PKM: So you guys were all packed into a van together?
Sal Maida: We were all packed into a van. I can’t remember whose van it was. But we all drove from LA, we made the excursion to see specifically what turned out to be the Sex Pistols’ last show ever.
PKM: Was it apparent to you that it was going to be the last show? Could you see the deterioration within the band?
Sal Maida: I was a big fan of the records. When they came out, Sid was absolutely useless on the bass. It wasn’t even plugged in, so he was just…he was wielding the bass almost like a weapon, you know, a punk stance, and he cut a punk figure. So that part was covered, but it was really the other three guys that were doing all the heavy lifting. Those other three guys were absolutely dynamic. Fabulous. I mean, Jones and Cook, the drummer and the guitar player, Brilliant. Johnny Rotten is probably one of the best front men I’ve ever seen. He was charismatic, he was hilarious, and he was scary. He was everything you would hope for and more. I mean, he was getting hit with everything under the sun, and he just let it bounce off him, and he didn’t flinch. He was gettin’ spit on, gettin’ hit in the head with shit, and he was so intense delivering those songs. It was great. So, that part was great. At the end he kinda seemed to hint that this was gonna be it. He said “Ever get the feeling you’ve been cheated?” And that was it, apparently. They scattered. They were done.
They hated us so much that on the last song they tossed a beer bottle presumably at Russell, and it missed him by about ten feet. It went straight over his head, right at the drummer Hilly Michaels, and hit Hilly right in the head.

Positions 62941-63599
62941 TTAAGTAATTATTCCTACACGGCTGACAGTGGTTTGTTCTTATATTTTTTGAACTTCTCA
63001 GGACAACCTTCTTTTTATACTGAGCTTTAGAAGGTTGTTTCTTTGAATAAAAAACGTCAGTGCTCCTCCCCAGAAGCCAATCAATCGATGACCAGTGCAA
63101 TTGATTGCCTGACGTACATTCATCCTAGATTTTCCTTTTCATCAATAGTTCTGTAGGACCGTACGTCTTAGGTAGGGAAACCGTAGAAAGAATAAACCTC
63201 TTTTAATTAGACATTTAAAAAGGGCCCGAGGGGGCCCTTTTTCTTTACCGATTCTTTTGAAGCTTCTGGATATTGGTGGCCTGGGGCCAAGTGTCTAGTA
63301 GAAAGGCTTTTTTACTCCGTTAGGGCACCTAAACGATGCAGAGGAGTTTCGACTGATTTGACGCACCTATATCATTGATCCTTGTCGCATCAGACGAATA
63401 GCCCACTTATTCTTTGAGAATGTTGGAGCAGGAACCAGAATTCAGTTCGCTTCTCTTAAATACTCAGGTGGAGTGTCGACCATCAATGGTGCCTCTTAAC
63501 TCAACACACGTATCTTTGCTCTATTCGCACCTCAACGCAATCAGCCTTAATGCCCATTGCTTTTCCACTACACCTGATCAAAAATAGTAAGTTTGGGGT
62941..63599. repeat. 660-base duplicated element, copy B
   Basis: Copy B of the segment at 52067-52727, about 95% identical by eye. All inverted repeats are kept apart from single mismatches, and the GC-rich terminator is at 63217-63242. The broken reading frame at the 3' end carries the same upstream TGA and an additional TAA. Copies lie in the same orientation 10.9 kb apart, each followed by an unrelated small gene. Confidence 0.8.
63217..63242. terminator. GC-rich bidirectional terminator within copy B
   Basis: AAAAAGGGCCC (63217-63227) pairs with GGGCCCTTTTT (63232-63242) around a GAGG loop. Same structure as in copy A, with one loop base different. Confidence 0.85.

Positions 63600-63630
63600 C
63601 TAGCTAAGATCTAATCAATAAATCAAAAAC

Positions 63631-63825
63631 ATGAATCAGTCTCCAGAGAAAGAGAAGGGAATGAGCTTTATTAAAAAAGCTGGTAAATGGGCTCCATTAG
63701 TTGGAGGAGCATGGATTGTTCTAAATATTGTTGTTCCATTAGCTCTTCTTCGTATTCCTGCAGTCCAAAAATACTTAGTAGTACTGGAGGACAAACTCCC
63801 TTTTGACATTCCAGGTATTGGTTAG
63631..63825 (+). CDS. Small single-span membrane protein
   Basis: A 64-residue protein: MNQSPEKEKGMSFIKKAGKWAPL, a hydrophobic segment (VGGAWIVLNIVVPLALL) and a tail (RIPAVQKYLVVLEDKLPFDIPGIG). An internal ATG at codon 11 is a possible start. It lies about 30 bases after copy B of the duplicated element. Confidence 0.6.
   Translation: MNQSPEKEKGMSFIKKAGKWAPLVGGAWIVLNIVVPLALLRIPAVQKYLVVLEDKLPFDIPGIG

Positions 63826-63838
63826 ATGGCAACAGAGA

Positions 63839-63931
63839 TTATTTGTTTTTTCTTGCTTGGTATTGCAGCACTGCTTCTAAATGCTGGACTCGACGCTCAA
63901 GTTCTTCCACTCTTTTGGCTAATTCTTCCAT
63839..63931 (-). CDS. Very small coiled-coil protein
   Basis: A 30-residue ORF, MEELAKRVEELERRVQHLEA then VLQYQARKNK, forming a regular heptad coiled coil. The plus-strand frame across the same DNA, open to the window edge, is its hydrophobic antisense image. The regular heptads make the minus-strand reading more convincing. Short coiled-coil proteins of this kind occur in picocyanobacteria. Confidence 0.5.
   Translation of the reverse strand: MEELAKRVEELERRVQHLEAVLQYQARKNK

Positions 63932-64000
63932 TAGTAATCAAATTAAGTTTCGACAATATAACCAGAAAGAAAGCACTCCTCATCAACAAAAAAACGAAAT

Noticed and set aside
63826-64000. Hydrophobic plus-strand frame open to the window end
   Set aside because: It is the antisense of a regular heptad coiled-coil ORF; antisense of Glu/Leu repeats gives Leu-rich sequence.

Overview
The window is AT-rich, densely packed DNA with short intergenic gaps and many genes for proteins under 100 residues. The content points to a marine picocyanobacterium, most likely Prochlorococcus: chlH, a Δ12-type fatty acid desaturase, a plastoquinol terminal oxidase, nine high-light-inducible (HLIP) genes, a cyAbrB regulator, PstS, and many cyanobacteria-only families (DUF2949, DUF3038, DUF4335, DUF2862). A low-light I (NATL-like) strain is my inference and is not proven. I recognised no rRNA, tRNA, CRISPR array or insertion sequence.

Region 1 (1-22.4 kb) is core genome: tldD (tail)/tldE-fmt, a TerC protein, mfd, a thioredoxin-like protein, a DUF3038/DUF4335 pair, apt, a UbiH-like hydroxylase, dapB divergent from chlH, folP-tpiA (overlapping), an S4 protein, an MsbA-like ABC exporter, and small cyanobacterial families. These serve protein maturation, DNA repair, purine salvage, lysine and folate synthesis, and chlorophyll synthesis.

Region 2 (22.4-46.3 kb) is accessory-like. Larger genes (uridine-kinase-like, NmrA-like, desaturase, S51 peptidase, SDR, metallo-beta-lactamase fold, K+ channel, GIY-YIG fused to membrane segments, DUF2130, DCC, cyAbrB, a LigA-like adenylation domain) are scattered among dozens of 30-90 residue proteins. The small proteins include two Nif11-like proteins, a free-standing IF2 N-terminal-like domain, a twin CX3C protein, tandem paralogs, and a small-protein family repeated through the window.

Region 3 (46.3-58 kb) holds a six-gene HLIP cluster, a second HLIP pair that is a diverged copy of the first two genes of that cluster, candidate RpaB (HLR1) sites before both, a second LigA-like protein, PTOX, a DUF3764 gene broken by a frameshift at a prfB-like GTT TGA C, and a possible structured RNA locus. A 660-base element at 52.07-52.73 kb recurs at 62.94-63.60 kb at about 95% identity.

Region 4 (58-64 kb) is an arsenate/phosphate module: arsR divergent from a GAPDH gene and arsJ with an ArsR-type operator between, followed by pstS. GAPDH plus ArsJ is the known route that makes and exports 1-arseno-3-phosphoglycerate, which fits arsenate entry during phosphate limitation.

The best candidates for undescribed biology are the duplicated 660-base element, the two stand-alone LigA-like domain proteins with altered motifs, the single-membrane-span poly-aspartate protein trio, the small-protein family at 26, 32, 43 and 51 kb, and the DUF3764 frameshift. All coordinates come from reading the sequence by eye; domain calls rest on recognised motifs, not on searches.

PKM: Do you have plans to release a new book?
Sal Maida: I am working on a second book. I wouldn’t say it’s completely different, but it’s with another writer. It’s a collaboration.
PKM: Is it autobiographical?
Sal Maida: No, not at all.
PKM: What do you have planned in the upcoming months? Are you going to be on tour?
Sal Maida: I just toured in September and October with a band called The Brandos. We also played in Germany and Holland for five and a half weeks. Other than that, I play in A Spoonful of Lovin’ and I still play in Milk ‘N’ Cookies. I play with a guy named Ed Rogers, I play with Annie Golden who’s in Orange is the New Black. Yeah, I’m in like six or seven different bands. It keeps me busy. I have a radio show…we’re on hiatus right now, but you can still hear re-streams every Monday from 2 to 4. As a matter of fact, I’m re-streaming a summer show I did last year that’s really good. It’s called Spin Cycle and it’s on Little Water Radio every Monday from 2-4. Littlewaterradio.org
PKM: For fans who have yet to read your book, where can they purchase it?
Sal Maida: It’s available on Amazon. You can also purchase it through HoZac, the publisher, or you can just PM me on Facebook and buy it directly from me.